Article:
The jewelry industry is male dominated. In honor of Women’s History Month, Marks of Design is recognizing impactful women who paved the way for other designers.
By: Emily Laput
Throughout history, there have been countless incredible and skilled women in the jewelry industry. Today, we are going to highlight two of Kate’s favorites: Jeanne Toussaint and Elisabeth Treskow. Both women produced groundbreaking work in their time and made their mark on the industry.
Jeanne Toussaint, an unsung hero of jewelry, was a Belgian-born French jeweler and fashion designer who made major contributions to the industry through her work with Cartier.
Louis Cartier saw Toussaint’s potential and initially hired her into the family firm as a handbag designer. In 1933, Louis Cartier was impressed by her “impeccable, universally-appreciated taste” and appointed Toussaint to be the Director of Fine Jewelry. In that same year, the Depression caused Cartier’s revenues to plummet, so Toussaint promoted more accessible pieces, such as lacquer lady bugs and a series hand brooches holding flowers. In trend with other Parisian houses, she shifted from platinum black to gold.
In her position, she partnered with younger designers, namely Peter Lemarchand, where she designed the Bestiary jewels because of their love for animals and birds. Her iconic panther and tiger designs were a part of this series. In the late 30s and 40s, the duo also designed various birds of paradise pieces, such as the Windsor Flamingo in 1940. Because of the war, production was delayed. With that said, the Bestiary series inspired other women to be creative and make jewelry that was a product of their own imagination.
Toussaint undoubtedly made her mark on the jewelry world, as her pieces are revered and idolized to this day.
Platinum, white gold, diamond, Kashmir sapphire cabochon Panther Clip Brooch, Cartier Paris, 1949, sold to the Duchess of Windsor (1896-1986)
A replica of the Toussaint necklace in the Ocean’s 8 movie
Elisabeth Treskow was one of the earliest professional women in the field. Treskow was a German goldsmith and jewelry designer who was known for her self-confidence and independence.
Her career is marked with numerous recognitions and educational experiences. For instance, she attended the Silversmith School in Hagen in 1914, the Crafts Academy in Essen in 1915, as well as the Higher State Polytechnic under Professor Walter Klein. At Higher State Polytechnic, she started a goldsmith apprenticeship under the famous Professor Karl Rothmuller in Munich. Some of her recognitions include the following, but not limited to: the German Society of Goldsmith Art in 1933, 1935 and 1936, the Gold Medal at the Paris World Fair in 1937, and was the first woman to be awarded the Honorary Golden Ring by the German Society of Goldsmith Art. It’s safe to say that Treskow was impactful on the industry.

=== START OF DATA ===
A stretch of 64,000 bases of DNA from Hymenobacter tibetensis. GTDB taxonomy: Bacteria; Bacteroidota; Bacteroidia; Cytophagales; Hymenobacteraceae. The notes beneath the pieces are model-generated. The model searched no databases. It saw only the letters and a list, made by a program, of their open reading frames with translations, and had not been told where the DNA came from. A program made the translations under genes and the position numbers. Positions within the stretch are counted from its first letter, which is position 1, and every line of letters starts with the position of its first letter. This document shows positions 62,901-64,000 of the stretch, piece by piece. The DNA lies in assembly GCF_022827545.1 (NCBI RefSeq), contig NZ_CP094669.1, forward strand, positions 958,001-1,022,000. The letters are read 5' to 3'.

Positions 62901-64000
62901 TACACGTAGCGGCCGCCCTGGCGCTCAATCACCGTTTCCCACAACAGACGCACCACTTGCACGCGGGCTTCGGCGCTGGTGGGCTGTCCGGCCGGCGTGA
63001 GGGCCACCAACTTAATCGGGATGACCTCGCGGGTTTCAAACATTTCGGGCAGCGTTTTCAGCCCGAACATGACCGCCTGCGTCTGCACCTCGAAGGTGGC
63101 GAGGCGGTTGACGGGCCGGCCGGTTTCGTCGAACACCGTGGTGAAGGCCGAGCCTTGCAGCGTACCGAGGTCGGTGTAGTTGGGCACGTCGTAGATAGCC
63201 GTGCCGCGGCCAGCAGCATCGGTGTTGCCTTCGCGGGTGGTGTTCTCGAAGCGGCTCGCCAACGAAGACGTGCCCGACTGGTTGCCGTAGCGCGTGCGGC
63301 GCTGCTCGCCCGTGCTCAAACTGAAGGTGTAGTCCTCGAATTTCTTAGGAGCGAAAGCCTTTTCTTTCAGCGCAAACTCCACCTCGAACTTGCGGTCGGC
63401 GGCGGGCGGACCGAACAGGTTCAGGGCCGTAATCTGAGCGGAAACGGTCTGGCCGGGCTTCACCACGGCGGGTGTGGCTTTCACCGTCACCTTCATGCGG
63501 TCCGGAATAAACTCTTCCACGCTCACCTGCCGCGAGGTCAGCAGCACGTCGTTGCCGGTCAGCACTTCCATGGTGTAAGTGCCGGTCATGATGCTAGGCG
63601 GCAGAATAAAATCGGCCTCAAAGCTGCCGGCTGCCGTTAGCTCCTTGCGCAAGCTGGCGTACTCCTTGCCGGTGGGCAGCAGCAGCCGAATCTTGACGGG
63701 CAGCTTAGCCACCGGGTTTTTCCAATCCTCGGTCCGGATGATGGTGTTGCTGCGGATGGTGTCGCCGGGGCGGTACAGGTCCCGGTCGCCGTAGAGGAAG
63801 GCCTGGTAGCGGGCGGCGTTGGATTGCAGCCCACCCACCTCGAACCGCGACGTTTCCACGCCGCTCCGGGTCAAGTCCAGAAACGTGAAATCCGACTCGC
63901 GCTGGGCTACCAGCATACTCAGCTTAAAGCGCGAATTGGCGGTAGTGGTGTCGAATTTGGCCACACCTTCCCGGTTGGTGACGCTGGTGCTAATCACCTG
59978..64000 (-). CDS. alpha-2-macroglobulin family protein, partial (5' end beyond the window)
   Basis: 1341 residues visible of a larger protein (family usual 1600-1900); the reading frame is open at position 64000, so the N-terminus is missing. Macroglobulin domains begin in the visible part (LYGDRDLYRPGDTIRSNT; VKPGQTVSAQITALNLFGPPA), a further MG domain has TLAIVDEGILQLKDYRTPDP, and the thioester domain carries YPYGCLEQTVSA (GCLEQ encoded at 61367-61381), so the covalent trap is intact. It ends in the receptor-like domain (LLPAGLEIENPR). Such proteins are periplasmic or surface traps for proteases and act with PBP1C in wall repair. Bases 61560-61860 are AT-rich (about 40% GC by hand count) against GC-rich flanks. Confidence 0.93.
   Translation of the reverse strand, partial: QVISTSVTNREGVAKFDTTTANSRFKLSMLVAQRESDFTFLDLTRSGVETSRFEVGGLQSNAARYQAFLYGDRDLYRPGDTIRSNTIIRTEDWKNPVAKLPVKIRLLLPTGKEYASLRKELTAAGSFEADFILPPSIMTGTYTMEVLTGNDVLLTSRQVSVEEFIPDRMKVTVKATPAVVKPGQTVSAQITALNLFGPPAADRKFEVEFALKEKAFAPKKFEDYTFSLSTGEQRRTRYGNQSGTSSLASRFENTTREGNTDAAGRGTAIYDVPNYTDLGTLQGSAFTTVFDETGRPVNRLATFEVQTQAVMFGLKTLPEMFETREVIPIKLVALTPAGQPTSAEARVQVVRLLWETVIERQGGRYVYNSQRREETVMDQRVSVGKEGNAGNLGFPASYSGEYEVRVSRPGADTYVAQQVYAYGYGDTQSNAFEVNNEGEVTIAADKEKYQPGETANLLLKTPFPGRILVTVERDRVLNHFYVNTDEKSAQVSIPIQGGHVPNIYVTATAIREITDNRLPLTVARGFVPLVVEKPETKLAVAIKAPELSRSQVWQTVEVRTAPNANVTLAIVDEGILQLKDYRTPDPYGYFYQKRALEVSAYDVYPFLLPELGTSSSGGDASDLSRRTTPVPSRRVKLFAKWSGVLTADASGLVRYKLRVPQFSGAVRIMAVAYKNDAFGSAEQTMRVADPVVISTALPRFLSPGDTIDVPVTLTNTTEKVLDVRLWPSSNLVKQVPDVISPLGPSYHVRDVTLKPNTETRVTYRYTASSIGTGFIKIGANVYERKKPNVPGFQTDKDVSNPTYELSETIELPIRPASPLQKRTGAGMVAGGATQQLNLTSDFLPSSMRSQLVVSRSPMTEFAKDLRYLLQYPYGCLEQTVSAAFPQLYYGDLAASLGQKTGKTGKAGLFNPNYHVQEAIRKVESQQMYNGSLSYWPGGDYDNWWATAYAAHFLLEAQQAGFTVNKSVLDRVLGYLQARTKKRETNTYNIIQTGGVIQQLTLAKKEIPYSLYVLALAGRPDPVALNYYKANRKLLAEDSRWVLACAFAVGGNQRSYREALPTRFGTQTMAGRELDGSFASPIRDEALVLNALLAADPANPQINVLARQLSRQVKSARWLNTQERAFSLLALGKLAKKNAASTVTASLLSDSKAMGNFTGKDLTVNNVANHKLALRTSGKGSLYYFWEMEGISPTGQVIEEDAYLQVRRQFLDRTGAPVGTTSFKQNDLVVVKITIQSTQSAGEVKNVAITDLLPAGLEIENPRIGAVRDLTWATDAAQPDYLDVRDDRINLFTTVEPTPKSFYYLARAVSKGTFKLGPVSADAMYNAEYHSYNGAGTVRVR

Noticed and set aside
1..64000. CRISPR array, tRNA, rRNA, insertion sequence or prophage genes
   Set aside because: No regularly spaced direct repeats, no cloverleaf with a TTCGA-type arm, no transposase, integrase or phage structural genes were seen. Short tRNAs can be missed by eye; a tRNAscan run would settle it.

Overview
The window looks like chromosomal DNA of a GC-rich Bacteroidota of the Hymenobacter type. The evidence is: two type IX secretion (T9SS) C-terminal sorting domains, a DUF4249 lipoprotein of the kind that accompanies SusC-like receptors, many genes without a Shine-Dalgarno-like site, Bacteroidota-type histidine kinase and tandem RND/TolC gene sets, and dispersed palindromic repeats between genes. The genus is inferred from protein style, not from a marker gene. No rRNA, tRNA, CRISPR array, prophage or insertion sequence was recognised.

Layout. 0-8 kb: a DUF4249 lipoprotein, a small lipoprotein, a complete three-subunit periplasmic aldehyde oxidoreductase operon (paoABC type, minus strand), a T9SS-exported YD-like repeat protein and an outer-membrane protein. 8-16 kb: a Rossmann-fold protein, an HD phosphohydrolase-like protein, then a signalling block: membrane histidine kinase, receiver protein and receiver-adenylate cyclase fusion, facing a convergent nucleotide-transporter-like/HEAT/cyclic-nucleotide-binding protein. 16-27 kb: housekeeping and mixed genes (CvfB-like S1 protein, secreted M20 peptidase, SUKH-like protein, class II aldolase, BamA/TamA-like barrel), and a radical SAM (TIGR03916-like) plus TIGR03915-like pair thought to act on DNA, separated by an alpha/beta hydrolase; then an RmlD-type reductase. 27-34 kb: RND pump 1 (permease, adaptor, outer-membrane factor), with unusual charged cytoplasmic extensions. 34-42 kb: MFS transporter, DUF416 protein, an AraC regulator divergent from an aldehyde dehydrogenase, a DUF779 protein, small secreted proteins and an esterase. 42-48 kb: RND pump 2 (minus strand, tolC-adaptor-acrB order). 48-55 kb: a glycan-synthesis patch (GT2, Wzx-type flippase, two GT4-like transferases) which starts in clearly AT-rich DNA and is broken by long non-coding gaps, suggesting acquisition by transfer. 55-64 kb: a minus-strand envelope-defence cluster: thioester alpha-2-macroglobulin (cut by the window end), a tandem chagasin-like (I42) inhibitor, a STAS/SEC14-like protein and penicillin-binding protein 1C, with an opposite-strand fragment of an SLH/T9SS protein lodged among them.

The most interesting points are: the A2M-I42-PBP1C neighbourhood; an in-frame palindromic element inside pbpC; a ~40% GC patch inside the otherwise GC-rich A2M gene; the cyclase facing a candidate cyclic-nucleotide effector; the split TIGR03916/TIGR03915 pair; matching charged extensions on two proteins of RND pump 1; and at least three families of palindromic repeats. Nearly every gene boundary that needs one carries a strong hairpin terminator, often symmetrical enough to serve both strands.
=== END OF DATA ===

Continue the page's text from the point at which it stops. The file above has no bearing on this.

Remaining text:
After completing her journeywoman’s exam in 1918, she set up her own studio in her parents’ house. In 1923, she moved to the artist’s colony in Margaretenhöhe to work as a book binder. Soon after, she experimented with the art of granulation and was appointed the Head of the Gold and Silversmith Class at the Crafts Academy in Cologne.
Throughout her career, Treskow manufactured chains of office and liturgical objects and used her experience with granulation to create vivid, opulent pieces that featured gold and gemstones to place an emphasis on the material. What set Treskow apart was her relationship with her clients. Treskow wanted to design gem-encrusted jewelry that suited her client’s personality. She wanted to know about her clients, their hands, face shape, hair, personality, etc. because she believed that jewelry should suit the person wearing it and capture the person’s essence.
Finger ring, gold, diamonds, chrysoberyl cat’s eyes, star sapphire and pearls, 1928
Championship bowl used by the German Football Association, designed by E. Treskow, created by students at the Cologne School of Crafts Art. Silver, gold, granulation, green tourmaline cabochons, 1948/49
With that said, these women’s stories are inspiring, as they paved the way for other women entering the industry. Treskow and Toussaint captured the power of women and showed that women can do anything they put their mind to.
Happy Women’s History Month!